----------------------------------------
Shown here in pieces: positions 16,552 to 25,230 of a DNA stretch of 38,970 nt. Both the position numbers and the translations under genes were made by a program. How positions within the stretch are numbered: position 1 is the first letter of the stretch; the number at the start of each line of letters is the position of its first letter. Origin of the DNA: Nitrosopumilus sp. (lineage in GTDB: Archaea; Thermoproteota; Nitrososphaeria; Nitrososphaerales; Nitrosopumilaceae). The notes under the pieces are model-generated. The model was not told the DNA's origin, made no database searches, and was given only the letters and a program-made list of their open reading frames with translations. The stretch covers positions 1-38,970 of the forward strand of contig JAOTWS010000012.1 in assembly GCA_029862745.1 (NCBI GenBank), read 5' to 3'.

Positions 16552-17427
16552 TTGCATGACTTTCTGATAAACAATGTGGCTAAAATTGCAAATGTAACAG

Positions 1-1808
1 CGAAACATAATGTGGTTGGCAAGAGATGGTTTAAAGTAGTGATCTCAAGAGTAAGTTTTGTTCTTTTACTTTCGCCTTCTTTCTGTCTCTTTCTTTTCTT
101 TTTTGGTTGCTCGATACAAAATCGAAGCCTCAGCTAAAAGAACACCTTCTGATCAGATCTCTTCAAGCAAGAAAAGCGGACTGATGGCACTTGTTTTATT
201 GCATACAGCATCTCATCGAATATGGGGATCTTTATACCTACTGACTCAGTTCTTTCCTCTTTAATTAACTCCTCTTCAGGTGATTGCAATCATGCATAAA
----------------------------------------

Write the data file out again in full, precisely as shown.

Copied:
Shown here in pieces: positions 16,552 to 25,230 of a DNA stretch of 38,970 nt. Both the position numbers and the translations under genes were made by a program. How positions within the stretch are numbered: position 1 is the first letter of the stretch; the number at the start of each line of letters is the position of its first letter. Origin of the DNA: Nitrosopumilus sp. (lineage in GTDB: Archaea; Thermoproteota; Nitrososphaeria; Nitrososphaerales; Nitrosopumilaceae). The notes under the pieces are model-generated. The model was not told the DNA's origin, made no database searches, and was given only the letters and a program-made list of their open reading frames with translations. The stretch covers positions 1-38,970 of the forward strand of contig JAOTWS010000012.1 in assembly GCA_029862745.1 (NCBI GenBank), read 5' to 3'.

Positions 16552-17427
16552 TTGCATGACTTTCTGATAAACAATGTGGCTAAAATTGCAAATGTAACAG

Positions 1-1808
1 CGAAACATAATGTGGTTGGCAAGAGATGGTTTAAAGTAGTGATCTCAAGAGTAAGTTTTGTTCTTTTACTTTCGCCTTCTTTCTGTCTCTTTCTTTTCTT
101 TTTTGGTTGCTCGATACAAAATCGAAGCCTCAGCTAAAAGAACACCTTCTGATCAGATCTCTTCAAGCAAGAAAAGCGGACTGATGGCACTTGTTTTATT
201 GCATACAGCATCTCATCGAATATGGGGATCTTTATACCTACTGACTCAGTTCTTTCCTCTTTAATTAACTCCTCTTCAGGTGATTGCAATCATGCATAAA